One commentator named E. J. Young refers to this as a “vigorous proclamation.” I love it when God is vigorous about comforting us. Do we not need it? E. J. Young says, “Those commanded are to call out to Jerusalem in a bold, decisive manner so that there will be no uncertainty as to the message. By this crying aloud, all doubt will be removed, and all will know the surety of the comfort proclaimed.” That is right. Certainty. All doubts removed.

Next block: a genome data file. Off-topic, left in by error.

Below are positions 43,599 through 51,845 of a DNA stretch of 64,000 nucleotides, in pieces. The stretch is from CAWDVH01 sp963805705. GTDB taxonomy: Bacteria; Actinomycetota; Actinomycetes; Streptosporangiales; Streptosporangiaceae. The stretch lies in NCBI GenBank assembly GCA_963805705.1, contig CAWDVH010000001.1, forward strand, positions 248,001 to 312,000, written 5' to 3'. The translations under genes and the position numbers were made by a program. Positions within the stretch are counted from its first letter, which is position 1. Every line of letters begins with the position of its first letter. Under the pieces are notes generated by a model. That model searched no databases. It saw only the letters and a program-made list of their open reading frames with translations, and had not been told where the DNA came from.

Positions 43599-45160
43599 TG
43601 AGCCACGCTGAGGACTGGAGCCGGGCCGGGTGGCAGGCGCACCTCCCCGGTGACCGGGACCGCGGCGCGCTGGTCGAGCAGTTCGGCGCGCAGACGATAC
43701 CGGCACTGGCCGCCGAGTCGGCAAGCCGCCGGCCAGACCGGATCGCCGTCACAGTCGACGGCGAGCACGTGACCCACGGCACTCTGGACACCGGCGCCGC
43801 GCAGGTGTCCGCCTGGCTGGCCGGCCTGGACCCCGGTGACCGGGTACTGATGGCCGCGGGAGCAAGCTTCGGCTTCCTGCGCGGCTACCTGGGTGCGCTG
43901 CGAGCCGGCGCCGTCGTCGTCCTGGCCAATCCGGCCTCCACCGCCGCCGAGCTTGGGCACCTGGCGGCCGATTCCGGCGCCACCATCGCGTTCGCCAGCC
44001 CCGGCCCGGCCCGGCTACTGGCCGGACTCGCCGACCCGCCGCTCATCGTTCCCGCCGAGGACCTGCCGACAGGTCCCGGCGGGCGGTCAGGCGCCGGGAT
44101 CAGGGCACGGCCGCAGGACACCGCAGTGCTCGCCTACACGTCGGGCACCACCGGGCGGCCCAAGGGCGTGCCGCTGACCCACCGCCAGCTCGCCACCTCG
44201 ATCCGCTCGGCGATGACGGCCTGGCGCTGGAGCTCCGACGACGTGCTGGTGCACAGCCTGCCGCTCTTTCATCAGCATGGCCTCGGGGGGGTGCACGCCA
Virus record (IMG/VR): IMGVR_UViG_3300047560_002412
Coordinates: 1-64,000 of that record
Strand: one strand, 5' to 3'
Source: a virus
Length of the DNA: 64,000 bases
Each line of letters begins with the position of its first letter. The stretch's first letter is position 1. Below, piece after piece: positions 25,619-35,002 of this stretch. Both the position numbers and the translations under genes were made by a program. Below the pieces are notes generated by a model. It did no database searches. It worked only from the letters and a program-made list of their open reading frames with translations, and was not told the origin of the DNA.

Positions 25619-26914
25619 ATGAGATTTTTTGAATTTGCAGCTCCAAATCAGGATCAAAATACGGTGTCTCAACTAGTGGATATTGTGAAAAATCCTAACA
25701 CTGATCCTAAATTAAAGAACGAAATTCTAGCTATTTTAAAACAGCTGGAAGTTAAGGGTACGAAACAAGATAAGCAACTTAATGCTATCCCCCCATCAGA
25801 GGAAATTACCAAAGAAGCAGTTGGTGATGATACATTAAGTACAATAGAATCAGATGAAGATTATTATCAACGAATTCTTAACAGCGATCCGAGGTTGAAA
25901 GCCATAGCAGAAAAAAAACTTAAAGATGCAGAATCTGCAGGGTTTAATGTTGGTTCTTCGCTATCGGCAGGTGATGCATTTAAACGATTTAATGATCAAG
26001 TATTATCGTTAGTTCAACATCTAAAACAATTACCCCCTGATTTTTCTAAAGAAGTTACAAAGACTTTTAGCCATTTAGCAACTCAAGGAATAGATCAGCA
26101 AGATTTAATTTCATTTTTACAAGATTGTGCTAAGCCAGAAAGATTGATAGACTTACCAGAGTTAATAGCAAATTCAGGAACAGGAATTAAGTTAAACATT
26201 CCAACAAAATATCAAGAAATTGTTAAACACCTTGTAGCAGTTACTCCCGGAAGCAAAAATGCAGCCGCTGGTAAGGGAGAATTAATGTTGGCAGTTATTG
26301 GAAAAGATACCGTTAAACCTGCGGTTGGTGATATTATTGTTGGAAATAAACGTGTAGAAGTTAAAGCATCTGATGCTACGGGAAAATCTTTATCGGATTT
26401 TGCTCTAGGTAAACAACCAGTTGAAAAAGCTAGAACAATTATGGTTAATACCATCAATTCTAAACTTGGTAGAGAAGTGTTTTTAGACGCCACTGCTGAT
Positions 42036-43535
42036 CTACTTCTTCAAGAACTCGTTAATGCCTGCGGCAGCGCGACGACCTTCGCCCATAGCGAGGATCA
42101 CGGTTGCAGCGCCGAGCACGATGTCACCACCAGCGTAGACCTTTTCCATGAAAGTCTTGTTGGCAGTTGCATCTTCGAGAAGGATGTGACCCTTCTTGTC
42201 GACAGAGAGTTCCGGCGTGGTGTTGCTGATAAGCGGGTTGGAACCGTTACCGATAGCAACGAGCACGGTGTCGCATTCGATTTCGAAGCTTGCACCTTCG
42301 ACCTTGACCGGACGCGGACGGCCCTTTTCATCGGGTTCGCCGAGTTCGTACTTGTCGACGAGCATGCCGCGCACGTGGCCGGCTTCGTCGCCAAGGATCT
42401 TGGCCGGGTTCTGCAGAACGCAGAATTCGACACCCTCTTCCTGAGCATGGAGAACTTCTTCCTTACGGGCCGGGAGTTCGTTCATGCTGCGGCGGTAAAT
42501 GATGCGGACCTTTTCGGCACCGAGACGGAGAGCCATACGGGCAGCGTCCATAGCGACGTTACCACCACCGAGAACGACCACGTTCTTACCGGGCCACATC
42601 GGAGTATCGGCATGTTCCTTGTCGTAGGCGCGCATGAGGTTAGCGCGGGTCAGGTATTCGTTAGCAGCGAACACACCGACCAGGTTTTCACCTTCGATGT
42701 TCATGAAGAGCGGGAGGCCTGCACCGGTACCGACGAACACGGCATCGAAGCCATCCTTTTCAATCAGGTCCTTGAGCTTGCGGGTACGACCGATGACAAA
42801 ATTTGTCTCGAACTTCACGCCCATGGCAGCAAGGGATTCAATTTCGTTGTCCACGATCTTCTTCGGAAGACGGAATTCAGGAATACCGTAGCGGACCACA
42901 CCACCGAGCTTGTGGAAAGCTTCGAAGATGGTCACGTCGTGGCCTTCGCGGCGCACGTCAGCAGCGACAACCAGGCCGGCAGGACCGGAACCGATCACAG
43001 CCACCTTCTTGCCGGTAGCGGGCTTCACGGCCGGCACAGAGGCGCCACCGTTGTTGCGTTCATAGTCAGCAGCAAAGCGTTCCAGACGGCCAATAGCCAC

In our study of Luke earlier, that’s been his concern, too. Certainty. Luke 1:3, “That you may have certainty concerning the things you have been taught.” God wants the teaching to communicate divine certainty. Not to dabble in human doubt. Certainty. Why? Because the delivery of his message of comfort is at stake. There is a threefold message of comfort there in Isaiah 40, verse 2. Take a look at it there. The cessation of hostility, the pardon of iniquity, the sufficiency of penalty. Oh, this is so, so gracious! The first part of this message of divine comfort is an end to Jerusalem’s warfare. You know, that means no more attackers, no more aggressors, no more oppressors and persecutors sent by God to punish Israel for her sins. The second part of this message of divine comfort—the pardon of iniquity, the forgiveness of sins as the rest of Isaiah’s prophecy unfolds particularly when you get to this incomparable treasure of Isaiah 53. We see that this refers to the final, all sufficient atonement provided in the suffering servant, the Lord Jesus Christ. He bore the sin of many, and he makes intercession for transgressors.